J.G., a 44-year-old man with history of hypertension and asthma, is referred for assessment of ongoing slow heart rate. Two years ago, his slow heart rate of about 40 beats per minute (bpm) was noted on a pre-operative assessment. At the time, ECG showed junctional bradycardia. Then, he saw an internist and a cardiologist and had an echocardiogram that was reported to be normal with grade 1 LV function except for enlarged left atrium at 50 mm. He also underwent a stress test and exercised for 10 minutes on the Bruce protocol. He showed no symptoms or ST changes, but only achieved 75% of predicted heart rate. He underwent an uneventful cholecystectomy.
He remains asymptomatic and lives a sedentary life. He denies symptoms of palpitations, dizziness, chest pain or tightness. He has no symptoms of orthopnea, paroxysmal dyspnea or ankle swelling. He denies feeling fatigued and his energy level is reasonable. He has no history of any involvement in athletic activities. Functional inquiry is remarkable for occasional numbness of the left hand at night.
He is on perindopril 4 mg/day, hydrochlorothiazide 25 mg/day, flovent twice a day and ventolin as required. He smokes a pack a day and has done so for 20 years and drinks socially. Family history is negative for premature coronary artery disease or history of “slow heart rate.”
Physical exam is essentially unremarkable for a man of J.G.’s age with blood pressure of 154/80 mm Hg, with a regular but slow heart rate of 40 bpm. Head, neck examination is unremarkable and JVP is not elevated. Chest is resonant, symmetrical with fair air entry. Heart sounds are normal without any added sounds or murmurs. There is no pedal edema. Tinel’s sign is weakly positive at left wrist. Neurological exam is non-focal and deep tendon reflexes are symmetrical but diminished, while the upper arms and calves are atrophic but there’s no weakness. There is mild flexion contracture at both elbows, more prominent at right.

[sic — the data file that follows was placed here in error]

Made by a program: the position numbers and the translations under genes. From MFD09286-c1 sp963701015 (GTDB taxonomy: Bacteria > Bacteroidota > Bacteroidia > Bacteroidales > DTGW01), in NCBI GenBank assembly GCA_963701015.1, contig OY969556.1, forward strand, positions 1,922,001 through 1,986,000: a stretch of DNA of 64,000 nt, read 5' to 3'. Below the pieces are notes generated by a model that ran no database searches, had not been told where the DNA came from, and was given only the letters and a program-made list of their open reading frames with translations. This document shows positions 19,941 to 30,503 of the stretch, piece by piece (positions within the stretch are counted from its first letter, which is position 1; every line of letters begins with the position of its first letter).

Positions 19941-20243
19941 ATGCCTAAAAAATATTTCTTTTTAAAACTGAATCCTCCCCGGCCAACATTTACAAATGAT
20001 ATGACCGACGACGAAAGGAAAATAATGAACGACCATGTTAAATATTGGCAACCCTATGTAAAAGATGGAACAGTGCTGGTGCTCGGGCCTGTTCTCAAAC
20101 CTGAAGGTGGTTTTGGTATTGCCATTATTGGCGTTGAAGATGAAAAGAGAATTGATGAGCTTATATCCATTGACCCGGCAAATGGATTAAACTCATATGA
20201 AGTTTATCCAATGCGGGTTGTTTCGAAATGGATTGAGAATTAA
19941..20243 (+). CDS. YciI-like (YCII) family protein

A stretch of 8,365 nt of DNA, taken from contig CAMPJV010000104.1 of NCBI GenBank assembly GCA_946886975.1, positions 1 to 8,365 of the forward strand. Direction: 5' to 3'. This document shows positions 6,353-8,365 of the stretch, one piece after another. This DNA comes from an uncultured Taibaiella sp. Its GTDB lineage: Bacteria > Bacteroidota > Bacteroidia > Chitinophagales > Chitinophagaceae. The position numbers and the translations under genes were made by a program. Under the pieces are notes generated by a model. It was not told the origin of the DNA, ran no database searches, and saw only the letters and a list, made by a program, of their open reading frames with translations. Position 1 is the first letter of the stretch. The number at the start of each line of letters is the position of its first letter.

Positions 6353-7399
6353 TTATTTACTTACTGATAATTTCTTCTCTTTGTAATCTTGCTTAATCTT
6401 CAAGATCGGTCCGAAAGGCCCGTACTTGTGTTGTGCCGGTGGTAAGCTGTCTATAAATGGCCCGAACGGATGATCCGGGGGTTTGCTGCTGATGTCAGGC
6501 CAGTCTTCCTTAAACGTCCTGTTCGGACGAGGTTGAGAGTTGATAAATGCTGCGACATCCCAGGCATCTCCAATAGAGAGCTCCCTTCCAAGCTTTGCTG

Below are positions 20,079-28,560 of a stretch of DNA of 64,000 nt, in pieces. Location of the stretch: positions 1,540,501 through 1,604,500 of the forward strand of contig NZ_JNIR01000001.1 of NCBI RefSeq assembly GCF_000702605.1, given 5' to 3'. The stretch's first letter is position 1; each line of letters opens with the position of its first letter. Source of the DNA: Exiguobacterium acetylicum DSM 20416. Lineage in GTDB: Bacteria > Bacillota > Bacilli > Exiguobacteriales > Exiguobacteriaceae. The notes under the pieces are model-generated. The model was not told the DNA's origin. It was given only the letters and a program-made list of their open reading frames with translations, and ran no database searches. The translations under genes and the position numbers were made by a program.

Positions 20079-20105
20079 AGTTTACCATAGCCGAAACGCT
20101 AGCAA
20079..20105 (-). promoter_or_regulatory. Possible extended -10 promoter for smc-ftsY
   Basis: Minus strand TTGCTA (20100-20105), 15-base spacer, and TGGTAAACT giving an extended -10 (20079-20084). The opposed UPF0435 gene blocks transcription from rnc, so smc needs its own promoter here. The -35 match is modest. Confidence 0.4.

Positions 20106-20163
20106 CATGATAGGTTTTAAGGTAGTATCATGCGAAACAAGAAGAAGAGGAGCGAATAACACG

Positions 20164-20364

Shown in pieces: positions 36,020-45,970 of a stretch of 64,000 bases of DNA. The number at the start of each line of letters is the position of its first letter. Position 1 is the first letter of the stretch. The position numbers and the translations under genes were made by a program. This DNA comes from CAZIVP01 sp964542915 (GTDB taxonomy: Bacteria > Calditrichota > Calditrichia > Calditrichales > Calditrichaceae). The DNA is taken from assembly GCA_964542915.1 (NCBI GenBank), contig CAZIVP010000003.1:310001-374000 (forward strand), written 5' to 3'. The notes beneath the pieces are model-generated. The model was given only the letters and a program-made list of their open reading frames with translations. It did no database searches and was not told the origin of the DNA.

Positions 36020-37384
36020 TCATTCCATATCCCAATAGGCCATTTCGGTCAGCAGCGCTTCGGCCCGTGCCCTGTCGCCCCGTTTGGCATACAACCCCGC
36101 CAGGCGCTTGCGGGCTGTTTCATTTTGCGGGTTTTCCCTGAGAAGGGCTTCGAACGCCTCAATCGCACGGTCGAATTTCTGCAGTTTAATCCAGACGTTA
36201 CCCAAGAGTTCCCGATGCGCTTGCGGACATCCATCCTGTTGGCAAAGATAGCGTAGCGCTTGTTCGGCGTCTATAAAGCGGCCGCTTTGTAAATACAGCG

A thyroid stimulating hormone, serum calcium, electrolytes and creatine kinase were normal. An ECG shows junctional bradycardia with rate of 36 bpm, possibly U or retrograde P waves, left axis deviation with left anterior fascicular block and RSR’ complex in V1.
The atrophy of upper arm and calf muscles intrigued me. I googled the term, “junctional bradycardia AND myopathy” and got 1,610 entries in 0.13 seconds with most entries of Emery-Dreifuss humeroperoneal muscular dystrophy (EDMD). A review of the patient’s clinical features — atrophy of humeral and peroneal muscles, hyporeflexia, flexion contractures and the cardiac arrhythmia (junctional bardycardia) — showed that all were consistent with a diagnosis of EDMD.
EDMD is an inherited condition affecting skeletal and cardiac muscles that is often X-linked but autosomal dominant and recessive inheritance has been described. The symptoms of X-linked and autosomal dominant forms are similar but symptoms occur later in life in the autosomal variant. New mutations account for 10% of cases. Symptoms vary depending upon the severity. The creatine kinase may be normal or slightly elevated.
Heart disease associated with EDMD can be unpredictable and may be life threatening. It may present with cardiac conduction defects, heart muscle degeneration, and unusual tissues (abnormal fatty and fibrous tissues) growing into the heart. Conduction defects can manifest as heart rhythm disturbances known as arrhythmias or heart block. Arrhythmias and heart block can lead to fainting or even sudden death. Not all patients with EDMD develop heart involvement, which shows no correlation with the level of skeletal involvement. Heart involvement oftenbecomes apparent in the second to third decade of life, but in rare cases a heart problem may be the first observed symptom of EDMD. Early recognition of heart involvement is of utmost importance as placement of a pacemaker/defibrillator may be lifesaving.
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